Watch Review: Aquator Corps


What attracts you to buy a watch? The brand name? The company’s history? Price? When I was fairly new to watch collecting what I looked for was a company with a long running history and also I only looked at certain brands. As I became more immersed within the watch industry and community I discovered that my narrow vantage point was causing me to miss out on some pretty fantastic pieces. Some up and coming watch brand owners, watch enthusiasts befriended me and began my education on smaller, passionate brands. There is so much passion in some of these smaller brands that is quite infectious. The more immersed I got, the more enthusiastic I became. Igniting a re-energized flame inside of me making me become much more excited about watches and much more excited to experience watches. And I haven’t looked back since…………….


Today, I will be looking at a watch from a passionate watch maker, and the watch is the Aquator Corps. I discovered this watch on Instagram. The clean dial immediately caught my attention in the pictures that I saw. The large yellow hour markers where very hard to ignore. I really liked was how the Corps did a different spin on the numeral layout by including only the even numerals. It creates a new and unique balance to the traditional watch dial layout that I have become accustomed to. They color of the numerals does change depending on the lighting. Sometimes they appear to be yellow, while other times they take on a more orange appearance.


The Corps dial includes a nice, detailed seconds/minute track that is reminiscent of the old military field watches which adds to the overall old school tool watch feel that encompasses the Corps. The sword style hands completes that feel. The attention to detail on these hands is what impressed me the most. Each hand touches the markers that they indicate. For example the hour hand touches the hour markers, the minute hand reaches the minute markers and the long second hand reaches the second markers. This really assists you when you need percission timing in the field. Whether your field is the office, or if your field is out in nature, the Corps will assist those timing needs. This dial has what you need, no more, no less. This holds true with the text as well, where all you will find is ‘Aquator’. Simple, balanced with a lovely vintage feel, sums up this dial.


The 45mm case is also simple, yet full of that vintage charm. A combination of brushed and polished finish. The  Corps features a fixed bezel which allows the dial to be the full focal point. The main star of case on the Corps has to be the engraved case back.


The case back was a surprise to me when I received the watch. I had no idea what the solid, screw down case back was going to look like. It also revieled to me some specs on the Corps that I was equally surprised by. Shockprotected, antimagnetic, perfect additions to a tool/field watch in my opinion. I don’t baby watches by any means and the Corps exceeded my expectations on how it handled itself while I was hiking, trudging through waste deep mud and water. It never faulted.


The short, curved lugs allow the Corps not only wear comfortably but also allows for comfort as well. The Corps comes on a thick, padded, handmade leather strap. This strap has the look and feel of a high priced, well crafted custom strap that I have come to love over my years as a watch collector and enthusiast. Vintage looking leather with small, white stitching, with a slightly distressed finish. I love swapping out straps on all of my watches, but honestly I don’t think that I could change this strap, it completes the look of the Corps and stays true to that vintage feel that encompasses this watch. To complete the look of this strap, it has a nice polished buckle signed with an engraved ‘Aquator’.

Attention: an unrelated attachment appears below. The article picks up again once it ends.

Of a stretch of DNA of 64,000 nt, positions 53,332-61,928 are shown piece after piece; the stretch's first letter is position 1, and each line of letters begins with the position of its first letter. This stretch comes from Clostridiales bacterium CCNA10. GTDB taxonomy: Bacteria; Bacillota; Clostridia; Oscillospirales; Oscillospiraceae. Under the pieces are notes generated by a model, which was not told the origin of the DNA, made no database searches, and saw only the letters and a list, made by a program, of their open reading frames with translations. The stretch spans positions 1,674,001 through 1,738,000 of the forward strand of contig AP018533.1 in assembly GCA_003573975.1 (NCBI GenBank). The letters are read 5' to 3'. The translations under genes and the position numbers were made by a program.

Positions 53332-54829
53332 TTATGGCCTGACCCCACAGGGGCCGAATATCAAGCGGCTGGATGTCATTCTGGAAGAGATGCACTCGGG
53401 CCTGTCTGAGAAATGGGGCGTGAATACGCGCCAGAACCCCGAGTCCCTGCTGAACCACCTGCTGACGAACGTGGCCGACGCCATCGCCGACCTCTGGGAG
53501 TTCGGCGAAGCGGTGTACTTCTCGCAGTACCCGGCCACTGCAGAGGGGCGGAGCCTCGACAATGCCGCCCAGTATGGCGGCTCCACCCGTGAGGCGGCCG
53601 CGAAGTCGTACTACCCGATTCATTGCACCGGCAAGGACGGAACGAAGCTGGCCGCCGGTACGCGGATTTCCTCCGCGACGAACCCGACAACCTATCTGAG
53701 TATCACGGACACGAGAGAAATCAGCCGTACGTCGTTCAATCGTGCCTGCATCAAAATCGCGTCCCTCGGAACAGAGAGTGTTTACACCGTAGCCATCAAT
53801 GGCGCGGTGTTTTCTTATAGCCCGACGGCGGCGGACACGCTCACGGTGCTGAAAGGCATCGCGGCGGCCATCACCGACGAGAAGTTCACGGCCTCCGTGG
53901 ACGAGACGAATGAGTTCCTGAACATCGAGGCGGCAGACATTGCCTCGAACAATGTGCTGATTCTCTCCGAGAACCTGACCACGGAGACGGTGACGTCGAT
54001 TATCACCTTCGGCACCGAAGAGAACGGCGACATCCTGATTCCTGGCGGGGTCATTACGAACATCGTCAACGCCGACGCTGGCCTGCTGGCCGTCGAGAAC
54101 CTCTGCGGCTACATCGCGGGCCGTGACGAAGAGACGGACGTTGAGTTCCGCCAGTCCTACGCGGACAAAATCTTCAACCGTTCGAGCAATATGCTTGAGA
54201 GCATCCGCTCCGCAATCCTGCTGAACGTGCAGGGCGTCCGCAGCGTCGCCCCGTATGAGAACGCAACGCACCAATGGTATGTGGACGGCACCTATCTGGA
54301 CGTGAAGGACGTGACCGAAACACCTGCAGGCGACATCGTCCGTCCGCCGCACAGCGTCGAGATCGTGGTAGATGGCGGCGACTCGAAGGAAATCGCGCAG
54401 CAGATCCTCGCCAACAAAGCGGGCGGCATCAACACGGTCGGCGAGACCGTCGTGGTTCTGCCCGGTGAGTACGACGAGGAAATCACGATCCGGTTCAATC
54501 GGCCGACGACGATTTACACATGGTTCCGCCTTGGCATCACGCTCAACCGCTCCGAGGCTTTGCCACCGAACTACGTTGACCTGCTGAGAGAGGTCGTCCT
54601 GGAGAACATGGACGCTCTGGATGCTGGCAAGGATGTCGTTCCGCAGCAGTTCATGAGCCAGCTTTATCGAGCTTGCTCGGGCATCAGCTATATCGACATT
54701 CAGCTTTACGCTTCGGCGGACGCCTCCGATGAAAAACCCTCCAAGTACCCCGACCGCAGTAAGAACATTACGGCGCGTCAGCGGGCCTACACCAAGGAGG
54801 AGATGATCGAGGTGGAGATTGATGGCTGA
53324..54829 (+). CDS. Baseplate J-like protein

The screw down crown functions well as one would expect from their watch. Now this is the only area of the Corps that my suggestions come into play to improve upon the design. I would have really liked to see a larger crown for easier operation in the field. I also would have liked to see the crown signed with the same logo that is engraved on the case back. This really would have finished the Corps case brilliantly in my opinion.


Ticking away inside the Aquator Corps is the swiss ETA 2836-2 workhorse and highly reliable movement. We all know this movement so I don’t need to bore you with what you already know. I will say though that this movement in the review piece times in at +7 seconds per day.


The Aquator Corps is a well made watch that will surely handle any adventure. It handled everything that I dished out at it. When I was climbing, I banged the mineral crystal pretty hard against a rock, I thought for sure when I turned my wrist over that it was going to be chipped or shattered, but much to my surprise it didn’t have any mark on it after I wiped off the dust from the rock. The Corps is a nice interpretation of a classic field watch. It comes in at $599 which you do get a lot of nice specs for your money. I know some people will have a problem with the choice of the hardened mineral crystal as apposed to sapphire crystal.

When I saw the dial for the first time at night, I was truly wowed as everything that is printed on the dial, is coated with lume. Glowing a lovely shade of green. I would definitely recommend the Corps to anyone looking for  nice, hand assembled field watch. You definitely won’t find another one like it on someone else’s wrist, a unique wrist experience.

I want to personally thank Aquator and you all for reading. As always, I welcome your questions and comments below.





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